SARVAR, Hungary — Istvanne Adam used to spend her days gutting chickens in a frigid Communist-era poultry processor until she was offered a job in a modern plant assembling Microsoft Corp.'s state-of-the-art Xbox video game console.
The ebbs and flows of the global free market were far from her mind, although her Xbox job was a result of forces far beyond her hometown. To Adam, it was simply a good job.
This week, though, the 50-year-old mother of three got a blunt lesson in global economics when Microsoft announced it is transferring Xbox manufacturing to southern China, where its costs will be substantially lower.
In the grand scheme of international trade, it is a minor shift. But for Adam and her neighbors in the town of Sarvar, it is a reminder that, in capitalism, the perils of change come with the promise of wealth.
Adam and her two sons, who also work at the plant, were offered jobs making printers instead of consoles. Some of their colleagues were not. Unnerved by the Microsoft decision, Adam and her family expressed nostalgia for the simpler, more predictable era of communism.
"There was not so much uncertainty then," said Adam's husband, Istvan.
"Before you can work your eight-hour shift and have a second job farming. We used to raise pigs and rabbits, buying inexpensive animal feed from the state cooperative and selling our animals back to the cooperative. The market was assured. Now, the demand is for much higher volumes, and it's no longer feasible for us to operate our small farm. So we just raise pigs for ourselves, and we are just happy to have jobs," he said.
From pigs to consoles to printers, the economic journey of the Adam family mirrors the larger ups and downs of a country the size of Indiana as it grapples with its transformation from a communist command economy to a manufacturing force.
Nowhere is the change more apparent than the Varkerulet traffic circle in the heart of Sarvar, where trucks packed with live turkeys share the same road as semis bearing newly assembled cars bound for Western Europe.
The trucks are visible reminders that Hungary sits at a crossroads. Lying just east of Austria, Hungary has shaped itself into a desirable location for companies wanting to manufacture goods for Europe. But most of Hungary's 10million inhabitants, whose average monthly after-tax income is $288, are scarcely able to afford the products their factories produce.
In short, Hungary is the European equivalent of Mexico with its abundance of relatively cheap labor, good roads, low tariffs and proximity to wealthy markets.
Sarvar, however, lacks the crowding, pollution and squalor that has marked Mexico's border region. Instead, this quiet town seems suspended in time. Its 16,000 inhabitants bicycle around a leafy, well-kept town center, shop at Sarvar's only supermarket and quietly chat at one of the town's two bars.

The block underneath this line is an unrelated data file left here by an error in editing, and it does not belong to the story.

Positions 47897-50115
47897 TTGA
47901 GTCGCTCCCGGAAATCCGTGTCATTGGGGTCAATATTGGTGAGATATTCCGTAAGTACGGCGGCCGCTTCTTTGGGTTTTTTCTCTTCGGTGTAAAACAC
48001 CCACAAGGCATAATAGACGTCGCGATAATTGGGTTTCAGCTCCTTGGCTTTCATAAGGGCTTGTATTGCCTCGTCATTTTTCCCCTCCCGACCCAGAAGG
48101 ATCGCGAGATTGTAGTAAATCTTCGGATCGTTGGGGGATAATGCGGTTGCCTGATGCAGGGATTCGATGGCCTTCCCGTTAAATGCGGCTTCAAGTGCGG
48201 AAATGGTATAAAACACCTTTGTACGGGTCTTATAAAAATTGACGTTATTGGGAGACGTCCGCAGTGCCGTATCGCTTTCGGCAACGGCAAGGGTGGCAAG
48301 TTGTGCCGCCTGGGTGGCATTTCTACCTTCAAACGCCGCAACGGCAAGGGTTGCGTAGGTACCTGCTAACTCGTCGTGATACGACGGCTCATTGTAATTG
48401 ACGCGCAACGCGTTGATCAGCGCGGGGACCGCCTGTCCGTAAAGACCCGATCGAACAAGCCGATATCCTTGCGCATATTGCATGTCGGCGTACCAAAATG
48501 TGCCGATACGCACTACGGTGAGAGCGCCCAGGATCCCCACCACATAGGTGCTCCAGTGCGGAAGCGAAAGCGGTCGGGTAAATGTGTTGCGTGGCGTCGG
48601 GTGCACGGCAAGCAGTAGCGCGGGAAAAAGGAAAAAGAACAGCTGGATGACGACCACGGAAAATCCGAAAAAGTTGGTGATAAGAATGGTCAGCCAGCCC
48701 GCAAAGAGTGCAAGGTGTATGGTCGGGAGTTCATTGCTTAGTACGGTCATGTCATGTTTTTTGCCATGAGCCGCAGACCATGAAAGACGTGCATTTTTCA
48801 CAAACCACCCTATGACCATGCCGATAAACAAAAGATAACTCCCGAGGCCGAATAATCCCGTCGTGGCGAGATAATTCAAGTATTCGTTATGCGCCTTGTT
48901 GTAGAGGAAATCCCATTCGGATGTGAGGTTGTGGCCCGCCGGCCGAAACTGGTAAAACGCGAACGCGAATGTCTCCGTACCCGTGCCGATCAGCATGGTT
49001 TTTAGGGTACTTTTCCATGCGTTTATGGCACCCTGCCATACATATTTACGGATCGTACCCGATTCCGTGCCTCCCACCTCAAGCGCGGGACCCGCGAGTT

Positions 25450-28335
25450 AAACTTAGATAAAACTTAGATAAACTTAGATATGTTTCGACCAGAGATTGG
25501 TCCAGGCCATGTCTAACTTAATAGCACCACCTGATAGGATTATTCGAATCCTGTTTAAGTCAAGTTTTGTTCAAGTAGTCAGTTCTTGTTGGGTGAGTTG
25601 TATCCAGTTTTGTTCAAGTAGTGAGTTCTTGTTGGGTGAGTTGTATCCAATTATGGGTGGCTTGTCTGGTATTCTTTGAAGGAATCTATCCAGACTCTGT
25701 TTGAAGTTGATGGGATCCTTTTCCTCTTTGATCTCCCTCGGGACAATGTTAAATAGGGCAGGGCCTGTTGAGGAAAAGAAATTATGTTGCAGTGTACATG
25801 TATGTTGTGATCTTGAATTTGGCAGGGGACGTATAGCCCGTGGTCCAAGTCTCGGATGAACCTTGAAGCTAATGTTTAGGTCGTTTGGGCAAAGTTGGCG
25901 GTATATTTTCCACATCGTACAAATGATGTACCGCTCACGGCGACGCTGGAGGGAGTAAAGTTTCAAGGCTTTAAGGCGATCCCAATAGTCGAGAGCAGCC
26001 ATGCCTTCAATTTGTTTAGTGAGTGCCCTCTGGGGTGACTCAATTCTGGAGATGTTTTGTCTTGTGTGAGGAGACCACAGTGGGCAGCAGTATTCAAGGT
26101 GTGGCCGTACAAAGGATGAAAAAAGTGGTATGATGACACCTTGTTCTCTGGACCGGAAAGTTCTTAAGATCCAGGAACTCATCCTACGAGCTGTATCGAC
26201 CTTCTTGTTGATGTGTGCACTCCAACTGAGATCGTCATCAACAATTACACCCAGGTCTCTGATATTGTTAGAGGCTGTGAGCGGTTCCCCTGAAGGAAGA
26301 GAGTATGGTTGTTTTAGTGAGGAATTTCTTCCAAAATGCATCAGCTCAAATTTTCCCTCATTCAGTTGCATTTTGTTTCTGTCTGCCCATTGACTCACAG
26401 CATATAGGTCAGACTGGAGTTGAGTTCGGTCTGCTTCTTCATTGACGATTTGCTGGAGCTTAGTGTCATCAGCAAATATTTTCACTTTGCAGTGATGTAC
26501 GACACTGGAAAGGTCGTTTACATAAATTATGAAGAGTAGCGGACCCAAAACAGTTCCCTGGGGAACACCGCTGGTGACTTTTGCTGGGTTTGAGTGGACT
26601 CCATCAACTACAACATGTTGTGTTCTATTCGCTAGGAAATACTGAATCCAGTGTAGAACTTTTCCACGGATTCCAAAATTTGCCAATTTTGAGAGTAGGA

Step into the factory on the eastern edge of town, and a different world emerges. Spotless, efficient and modern, the plant employs 4,000 permanent workers and hundreds of contract workers who march in and out depending on what's being produced.
Owned by Flextronics International Ltd., the plant is a shiny example of cutting-edge manufacturing. Dozens of machine molds apply hundreds of tons of pressure to stamp out plastic casings. Workers in white gloves and smocks assemble electronic gear, scanning bar-coded components so every part can be traced to the employees who worked on it.
The rhythms of Sarvar are governed by the eight-hour shifts of its factories. Roads teem with cyclists starting at 2 p.m. as people leave work and head to the town center anchored by a medieval castle, parts of which have been turned into a community center.
Closer to Vienna than to Budapest, Sarvar is just 44 miles from the Austrian border.
This was important to Microsoft, which wanted to rapidly make 1.5million Xboxes within six months for the console's European debut.
"Microsoft wanted to simplify logistics and produce the right amount of products and deliver them at the right time. And this was the best place to do that," said Gyula Knizs, the factory's program manager for Flextronics.
No longer. Now that Microsoft has plenty of boxes on store shelves in Europe, it is shutting down production in Sarvar.
Instead, the boxes will be made in Doumen, China, where the cost of buying and shipping parts for the console will be far less. Once the console was launched, consumer demand became more predictable, and having production nearby to quickly feed surges in demand becomes secondary to cutting costs.
For workers such as Adam and her two sons, Tamas, 22, and Peter, 24, that means coping with jobs that come and go.